Michael Mahoney  Research
Overview
The main focus of my work is on algorithmic and statistical aspects of modern largescale data analysis.
There is a focus on foundational/theoretical questions, but this theory is strongly tethered to implementational questions and a diverse range of very practical applications.
Theory:
Randomized linear algebra and randomized numerical linear algebra.
Stochastic optimization for convex and nonconvex problems.
Implicit regularization for scalable approximation/optimization algorithms.
Local graph partitioning and approximation algorithms.
Implementations:
of a range of core linear algebra, graph, and stochastic optimization algorithms
on single machine, distributed data system, and supercomputer environments
Applications:
Internet and social media analysis.
Community structure, clustering, and information dynamics in large social and information networks.
Genetics, medical imaging, astronomy/astrophysics, climate science, and a range of other scientific applications.
My dissertation was in computational statistical mechanics (the centerpiece was the development and analysis of the TIP5P model of liquid water).
Prior to graduate school I worked in both computational and experimental biophysics on proteins and proteinnucleic acid interactions.
After graduate school, I switched to theoretical computer science, where I did a lot of work on randomized algorithms for large matrix and graph problems.
I also worked at Yahoo Research for several years, where I worked on largescale web analytics, query log analysis, social media analysis, and social network analysis.
Software
See the full publication list for code to reproduce results on any one paper.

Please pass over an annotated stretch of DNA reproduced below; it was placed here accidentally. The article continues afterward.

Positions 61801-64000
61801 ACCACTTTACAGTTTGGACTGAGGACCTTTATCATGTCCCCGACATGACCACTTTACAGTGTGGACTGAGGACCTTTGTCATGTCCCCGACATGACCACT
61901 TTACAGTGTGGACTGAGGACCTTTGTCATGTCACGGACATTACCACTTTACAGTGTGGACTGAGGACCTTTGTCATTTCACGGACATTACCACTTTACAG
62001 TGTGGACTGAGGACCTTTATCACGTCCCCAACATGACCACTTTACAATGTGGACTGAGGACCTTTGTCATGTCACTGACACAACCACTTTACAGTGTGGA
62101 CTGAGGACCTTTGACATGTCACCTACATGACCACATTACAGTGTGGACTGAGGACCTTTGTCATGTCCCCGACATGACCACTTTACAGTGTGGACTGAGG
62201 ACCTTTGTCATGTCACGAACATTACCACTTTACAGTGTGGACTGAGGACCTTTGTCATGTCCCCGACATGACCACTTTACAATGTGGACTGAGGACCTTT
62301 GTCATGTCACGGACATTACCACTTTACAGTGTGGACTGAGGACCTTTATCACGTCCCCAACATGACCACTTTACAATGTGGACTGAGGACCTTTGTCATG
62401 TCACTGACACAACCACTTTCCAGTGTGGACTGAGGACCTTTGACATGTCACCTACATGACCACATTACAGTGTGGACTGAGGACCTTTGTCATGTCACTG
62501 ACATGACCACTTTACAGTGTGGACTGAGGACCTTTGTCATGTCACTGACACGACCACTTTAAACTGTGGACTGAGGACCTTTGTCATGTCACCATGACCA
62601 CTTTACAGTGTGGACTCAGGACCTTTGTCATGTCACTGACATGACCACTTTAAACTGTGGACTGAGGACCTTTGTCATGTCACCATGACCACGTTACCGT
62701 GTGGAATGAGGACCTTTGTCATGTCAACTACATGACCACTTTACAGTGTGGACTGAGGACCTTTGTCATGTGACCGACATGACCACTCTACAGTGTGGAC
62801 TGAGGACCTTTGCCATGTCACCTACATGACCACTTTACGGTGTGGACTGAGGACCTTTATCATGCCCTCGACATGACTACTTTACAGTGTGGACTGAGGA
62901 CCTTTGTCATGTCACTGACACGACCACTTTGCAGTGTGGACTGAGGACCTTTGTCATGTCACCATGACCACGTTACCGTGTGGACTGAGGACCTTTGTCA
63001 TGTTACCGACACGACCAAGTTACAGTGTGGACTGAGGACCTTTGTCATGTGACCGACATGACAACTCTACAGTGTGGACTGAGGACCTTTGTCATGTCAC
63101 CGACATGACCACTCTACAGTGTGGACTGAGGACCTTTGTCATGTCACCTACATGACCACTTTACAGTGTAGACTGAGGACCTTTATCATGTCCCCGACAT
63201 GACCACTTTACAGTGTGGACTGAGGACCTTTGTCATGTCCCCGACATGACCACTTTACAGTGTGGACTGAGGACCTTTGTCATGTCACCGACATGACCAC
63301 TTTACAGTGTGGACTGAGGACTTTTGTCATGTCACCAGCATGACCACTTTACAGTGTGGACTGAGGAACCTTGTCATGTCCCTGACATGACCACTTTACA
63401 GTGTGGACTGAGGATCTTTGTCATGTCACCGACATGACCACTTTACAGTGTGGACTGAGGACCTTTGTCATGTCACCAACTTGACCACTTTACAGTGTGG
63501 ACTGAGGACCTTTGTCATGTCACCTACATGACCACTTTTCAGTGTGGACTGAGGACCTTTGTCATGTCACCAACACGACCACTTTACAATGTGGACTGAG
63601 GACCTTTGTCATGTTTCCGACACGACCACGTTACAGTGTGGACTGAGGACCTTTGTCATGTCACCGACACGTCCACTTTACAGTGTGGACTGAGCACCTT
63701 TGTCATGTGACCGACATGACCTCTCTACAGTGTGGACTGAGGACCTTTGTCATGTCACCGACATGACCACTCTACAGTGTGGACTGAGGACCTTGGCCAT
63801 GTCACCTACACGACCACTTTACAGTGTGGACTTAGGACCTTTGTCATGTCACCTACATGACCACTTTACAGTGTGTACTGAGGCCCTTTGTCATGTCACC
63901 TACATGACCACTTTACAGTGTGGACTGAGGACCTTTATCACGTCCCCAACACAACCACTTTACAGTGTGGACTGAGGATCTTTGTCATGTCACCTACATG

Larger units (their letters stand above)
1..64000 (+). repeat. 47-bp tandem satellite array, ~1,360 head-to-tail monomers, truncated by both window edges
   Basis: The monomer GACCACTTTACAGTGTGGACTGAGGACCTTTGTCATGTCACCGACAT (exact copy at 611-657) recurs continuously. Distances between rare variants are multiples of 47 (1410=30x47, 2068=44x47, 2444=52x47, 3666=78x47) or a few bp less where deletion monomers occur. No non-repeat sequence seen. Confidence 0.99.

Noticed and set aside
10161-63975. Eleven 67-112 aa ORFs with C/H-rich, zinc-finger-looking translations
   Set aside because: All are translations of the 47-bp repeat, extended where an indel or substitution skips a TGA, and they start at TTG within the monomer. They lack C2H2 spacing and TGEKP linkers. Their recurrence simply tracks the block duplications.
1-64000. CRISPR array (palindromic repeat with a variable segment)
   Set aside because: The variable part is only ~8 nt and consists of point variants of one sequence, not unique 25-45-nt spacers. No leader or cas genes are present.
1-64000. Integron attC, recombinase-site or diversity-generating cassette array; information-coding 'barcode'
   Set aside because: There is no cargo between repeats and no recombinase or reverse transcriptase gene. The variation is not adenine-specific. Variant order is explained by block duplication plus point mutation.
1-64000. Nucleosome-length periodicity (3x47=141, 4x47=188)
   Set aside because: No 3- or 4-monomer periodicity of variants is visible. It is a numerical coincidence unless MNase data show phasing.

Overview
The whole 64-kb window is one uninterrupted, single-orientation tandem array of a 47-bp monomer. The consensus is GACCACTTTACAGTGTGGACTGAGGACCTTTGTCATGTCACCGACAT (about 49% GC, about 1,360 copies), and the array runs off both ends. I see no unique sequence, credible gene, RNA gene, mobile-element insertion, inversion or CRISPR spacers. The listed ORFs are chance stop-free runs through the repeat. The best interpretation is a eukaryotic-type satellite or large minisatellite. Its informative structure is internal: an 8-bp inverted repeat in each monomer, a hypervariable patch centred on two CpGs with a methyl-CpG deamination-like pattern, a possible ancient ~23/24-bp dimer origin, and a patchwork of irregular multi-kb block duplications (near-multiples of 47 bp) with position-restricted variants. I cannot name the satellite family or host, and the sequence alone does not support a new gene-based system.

Hessian Flow.
For more details, see the
arXiv paper.
Alchemist project.
For more details, see the
RISE project page on Alchemist
or the KDD 2018 paper or the CUG 2018 paper.
Distributed Secondorder Convex Optimization.
For more details, see the
arXiv paper.
GPUaccelerated Subsampled Newton's Method.
For more details, see the
arXiv paper.
SecondOrder Optimization for NonConvex Machine Learning.
For more details, see the
arXiv paper.
Local Graph Clustering.
For more details, see the
PIEEE paper.
Performance of linear algebra in Spark.
For more details, see the arXiv paper,
or the talk at the 2016 Dato Data Science Summit,
or the blog post by Alex Gittens.
LSRN: the randomized leastsquares solver for parallel environments.
For more details, see the
LSRN paper.
Funding
Many thanks to those currently providing funding.
NSF Research Grant (with P. Drineas, M. Gu, and I. Ipsen), "Randomization as a Resource for Rapid Prototyping," 20182021, $450K.
NSF Research Grant, "Combining Stochastics and Numerics for Improved Scalable Matrix Computations," 20182021, $500K.
ONR Research Grant (with A. Shrivastava and R. Baraniuk), "Randomized Numerical Linear Algebra for Largescale Learning and Inference," 20182022, $400K.
NSF Research Grant (with B. Yu, F. Perez, R. Karp, and M. Jordan), "Berkeley Institute on Foundations of Data Analysis," 20172020, $1.5M.
NSF Research Grant (with K. Ramchandran and S. Avestimehr), "Foundations of Coding for Modern Distributed Computing," 20172021, $350K.
DOE Research Grant, "Scalable Inference for Adversarial Network Data," 20162018, $90K.
DARPA Research Grant, D3M program, "Robust, Efficient, and Local Machine Learning Primitives," 20172021, $1.35M.
Academic Research Gift: Adobe, Inc., "Terabytescale Regression Diagnostic Methods for Interactive and Exploratory Analytics," 20162018, $50K.
ARO Research Grant, "Local Algorithms for Large Informatics Graphs," 20162019, $375K.
Cray Research Grant, "Implementing and Evaluating Matrix Algorithms in Spark on High Performance Computing Platforms for Science Applications," 20152019, $1.0M.
UCB Internal Research Grant, via BDD, "Improving the scaling of deep learning networks by characterizing and exploiting soft convexity," 20162019, $200K.
NSF Research Grant, via Purdue CSoI, (with D. Gleich) "Quantifying the information content of a graph via information in graph diffusions," 20152019, $325K.
NSF Travel Grant, "Streaming Algorithms for Fundamental Computations in Numerical Linear Algebra," (with J. Demmel, O. Schwartz, and S. Toldeo) 20152019, $40K.